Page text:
‘The Sins of Sor Juana’: less romance, more passion, please

Juana (Malaya Rivera Drew) pens out her frustrations.

“I shall never write again!,” declared 16 year-old prodigal poet Juana Inés de la Cruz in blood in 1693. Playwright Karen Zacarias extracts this dramatic moment from the pages of 17th century Mexican history and imagines what drove this free thinking beauty — one of the first icons in Mexican literature — to join the convent and then vow herself to a life of artistic silence in The Sins of Sor Juana.

In Zacarias’ fertile imagination, Juana (played with straightforward earnestness by Malaya Rivera Drew) entered the convent due to reasons of a scorned heart caused by the viceroy (Tony Plana, of Ugly Betty fame) attempting to ruin her honor (for reasons I’m not too clear on) by hiring a hot con artist (Dion Mucciacito, who looks best shirtless) to bed her. Doing so would destroy not only her name, but her friendship with the vicereine (the always awesome Amy J. Carle). Naturally, Juana falls in love with her shady suitor, and he with her — but then truths are revealed, swords are drawn and blood and tears flow.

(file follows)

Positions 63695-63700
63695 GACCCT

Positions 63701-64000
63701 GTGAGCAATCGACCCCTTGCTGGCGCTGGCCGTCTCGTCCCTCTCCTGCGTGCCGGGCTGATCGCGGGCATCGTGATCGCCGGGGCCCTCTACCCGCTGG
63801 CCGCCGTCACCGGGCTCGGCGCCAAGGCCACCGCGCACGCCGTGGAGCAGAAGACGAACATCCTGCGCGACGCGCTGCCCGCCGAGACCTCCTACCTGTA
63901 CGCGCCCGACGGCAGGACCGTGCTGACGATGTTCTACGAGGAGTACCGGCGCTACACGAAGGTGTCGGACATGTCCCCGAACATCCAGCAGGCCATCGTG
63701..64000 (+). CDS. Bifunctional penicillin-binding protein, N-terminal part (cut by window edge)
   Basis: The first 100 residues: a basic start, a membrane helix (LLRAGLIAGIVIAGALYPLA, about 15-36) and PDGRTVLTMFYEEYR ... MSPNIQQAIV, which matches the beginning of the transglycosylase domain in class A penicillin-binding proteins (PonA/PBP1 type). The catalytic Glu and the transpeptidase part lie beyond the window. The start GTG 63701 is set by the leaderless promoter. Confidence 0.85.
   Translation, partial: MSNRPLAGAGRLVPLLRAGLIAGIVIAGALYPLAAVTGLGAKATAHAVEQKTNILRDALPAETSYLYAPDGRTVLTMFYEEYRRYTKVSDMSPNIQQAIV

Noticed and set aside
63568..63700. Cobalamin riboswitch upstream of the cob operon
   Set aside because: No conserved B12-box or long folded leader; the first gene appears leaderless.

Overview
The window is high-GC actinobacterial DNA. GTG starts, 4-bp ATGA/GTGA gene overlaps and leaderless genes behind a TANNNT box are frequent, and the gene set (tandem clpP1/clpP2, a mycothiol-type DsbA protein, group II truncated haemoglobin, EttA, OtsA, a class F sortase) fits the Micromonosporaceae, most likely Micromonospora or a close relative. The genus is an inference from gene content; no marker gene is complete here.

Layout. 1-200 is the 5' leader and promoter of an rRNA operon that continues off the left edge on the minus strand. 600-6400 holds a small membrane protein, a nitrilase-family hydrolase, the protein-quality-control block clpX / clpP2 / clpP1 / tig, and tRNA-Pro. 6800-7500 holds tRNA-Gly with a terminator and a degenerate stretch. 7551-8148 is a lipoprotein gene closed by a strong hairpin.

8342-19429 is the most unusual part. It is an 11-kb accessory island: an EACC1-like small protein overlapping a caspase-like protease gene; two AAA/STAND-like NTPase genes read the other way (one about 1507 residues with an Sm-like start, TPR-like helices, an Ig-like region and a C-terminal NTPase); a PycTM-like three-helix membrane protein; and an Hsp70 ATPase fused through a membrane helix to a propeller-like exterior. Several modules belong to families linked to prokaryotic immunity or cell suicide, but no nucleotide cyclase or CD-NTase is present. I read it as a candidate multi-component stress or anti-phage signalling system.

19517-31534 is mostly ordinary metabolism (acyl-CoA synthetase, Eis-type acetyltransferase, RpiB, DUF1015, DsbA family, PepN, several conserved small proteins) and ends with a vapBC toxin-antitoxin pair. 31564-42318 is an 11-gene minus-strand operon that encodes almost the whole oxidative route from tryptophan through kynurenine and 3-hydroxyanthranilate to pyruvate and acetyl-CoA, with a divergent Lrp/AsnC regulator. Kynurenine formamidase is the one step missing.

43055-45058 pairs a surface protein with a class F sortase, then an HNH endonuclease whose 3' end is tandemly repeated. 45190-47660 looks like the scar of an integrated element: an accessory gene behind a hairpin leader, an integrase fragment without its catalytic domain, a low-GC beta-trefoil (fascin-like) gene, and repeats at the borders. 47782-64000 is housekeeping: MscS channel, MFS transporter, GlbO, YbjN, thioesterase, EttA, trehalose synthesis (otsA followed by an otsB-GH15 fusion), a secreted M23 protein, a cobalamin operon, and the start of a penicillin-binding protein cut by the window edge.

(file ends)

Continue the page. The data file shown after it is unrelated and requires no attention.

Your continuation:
The play is written as a giant flashback, framed by the moments before and after Juana bloodily declares her perpetual abstinence from the pen (er, quill). The opening scene when her books, paper and quills are taken away to be burned by her sisters isn’t as powerfully played as one would expect. Where’s the urgency? You never really get the sense Juana, as played by the über-contemporary Drew, would die for her art.

In an apparent attempt to make this story more relatable, director Henry Godinez gives the entire affair a contemporary flair. Bits of slapstick comedic business are interjected by Joe Minoso, who plays Don Pedro, the viceroy’s foppish associate, and Drew’s Juana mostly resembles a latina Belle from Beauty and the Beast — a no-nonsense heroine.

For all the shouting and fluster on the stage, the impact is remarkably flat. Overall, I wanted more magic. Juana was a sensual, smart and passionate young woman, and this physically attractive production doesn’t really capture her spirit. We are given a lavishly-produced tale of ill-fated romance with little flair or fire. We don’t really learn what made this young woman tick. Where does her passion come from — what drives her? I left wanting more.

“The Sins of Sor Juana” plays through July 25 at the Goodman Theatre. More information here >

2 thoughts on “‘The Sins of Sor Juana’: less romance, more passion, please

    1. That’s fun. We both responded to the torture of meeting deadlines. Keep that butter knife away from the palms of my hands!

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